# How can I get results over the whole domain of my non-linear differential equations?

I want to solve the following system of non-linear differential equations:

t0 = 0.6;
tmax = 20;

σ = 0.04 t0;
a1 = -0.02;
a2 = -0.8;

s =
NDSolve[
{D[x[t], t] + σ x[t] + a1/t0 (y[t]/t)^(1/3) == 0,
D[y[t], t] - a2 x[t]/t == 0, x[t0] == y[t0] == 1},
{x, y}, {t, t0, tmax}]

Plot[x[t] /. s, {t, t0, tmax}]


The problem is that the NDSolve long before reaching max. I guess the problem comes from the power 1/3.

How can I correct the situation?

• Please do not post images of your work. Please post your actual Mathematica code in the form of text that can be copied and pasted into a Mathematica notebook. Without such, it will be difficult to reproduce your problem and to experiment with possible solutions. – m_goldberg Feb 20 at 6:19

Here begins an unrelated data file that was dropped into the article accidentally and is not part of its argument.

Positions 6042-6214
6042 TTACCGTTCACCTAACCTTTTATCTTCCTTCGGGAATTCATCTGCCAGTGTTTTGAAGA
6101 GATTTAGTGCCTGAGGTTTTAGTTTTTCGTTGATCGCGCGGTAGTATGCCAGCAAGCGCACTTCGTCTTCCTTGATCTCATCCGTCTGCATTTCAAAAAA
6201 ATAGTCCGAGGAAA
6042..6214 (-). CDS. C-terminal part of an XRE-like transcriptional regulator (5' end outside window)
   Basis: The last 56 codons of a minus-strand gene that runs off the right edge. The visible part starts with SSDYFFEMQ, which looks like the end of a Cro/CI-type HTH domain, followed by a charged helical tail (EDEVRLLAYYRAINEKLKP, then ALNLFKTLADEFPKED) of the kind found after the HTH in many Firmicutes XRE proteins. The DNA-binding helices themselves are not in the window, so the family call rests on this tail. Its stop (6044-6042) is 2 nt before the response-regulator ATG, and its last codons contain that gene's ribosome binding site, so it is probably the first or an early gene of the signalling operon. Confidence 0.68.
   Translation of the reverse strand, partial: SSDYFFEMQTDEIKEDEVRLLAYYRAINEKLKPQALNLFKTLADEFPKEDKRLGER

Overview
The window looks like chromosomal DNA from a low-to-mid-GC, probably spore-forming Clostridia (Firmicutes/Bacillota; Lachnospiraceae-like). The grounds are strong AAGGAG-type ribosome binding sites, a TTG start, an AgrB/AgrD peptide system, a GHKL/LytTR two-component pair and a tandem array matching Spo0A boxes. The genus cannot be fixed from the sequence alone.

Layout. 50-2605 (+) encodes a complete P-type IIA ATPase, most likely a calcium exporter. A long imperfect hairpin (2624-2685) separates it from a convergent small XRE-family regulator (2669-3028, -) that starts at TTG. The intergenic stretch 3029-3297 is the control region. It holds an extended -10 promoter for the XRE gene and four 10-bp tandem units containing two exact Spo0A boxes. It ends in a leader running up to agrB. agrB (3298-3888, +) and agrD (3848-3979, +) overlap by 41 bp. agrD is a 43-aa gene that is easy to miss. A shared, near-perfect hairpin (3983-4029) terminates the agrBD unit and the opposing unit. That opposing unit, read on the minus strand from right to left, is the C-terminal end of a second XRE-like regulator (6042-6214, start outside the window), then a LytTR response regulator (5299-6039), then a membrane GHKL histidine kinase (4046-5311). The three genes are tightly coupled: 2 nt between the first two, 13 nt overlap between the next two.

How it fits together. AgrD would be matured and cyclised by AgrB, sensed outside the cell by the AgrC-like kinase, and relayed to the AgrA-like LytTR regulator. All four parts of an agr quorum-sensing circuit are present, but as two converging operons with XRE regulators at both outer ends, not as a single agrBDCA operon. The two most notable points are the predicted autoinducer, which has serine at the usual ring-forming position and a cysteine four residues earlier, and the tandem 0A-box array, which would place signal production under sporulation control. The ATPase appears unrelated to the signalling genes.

Surd is the solution, but it behaves delicately in this specific situation. Surd[x, n] returns the $$n$$-th real root of $$x$$, but it requires that $$n$$ be an integer. If NDSolve is fed any inexact coefficients, however, it will numericize everything -- including Surd's second argument it turns out.

Thus, use exact arithmetic to define the variables in the equation:

t0 = 6/10;
tmax = 20;
σ = 4/100 t0;
a1 = -2/100;
a2 = -8/10;


And then use Surd[y[t]/t, 3] in place of (y[t]/t)^(1/3):

s = NDSolve[{D[x[t], t] + σ x[t] + a1/t0 Surd[y[t]/t, 3] == 0,
D[y[t], t] - a2 x[t]/t == 0, x[t0] == 1, y[t0] == 1}, {x, y}, {t,
t0, tmax}]


This is also much faster to solve, likely because it doesn't encounter any abnormalities in the complex plane.

You can easily check that it matches up with the other solution (where the other solution is defined at all) by naming this solution something other than s and plotting both x[t] results on the same graph.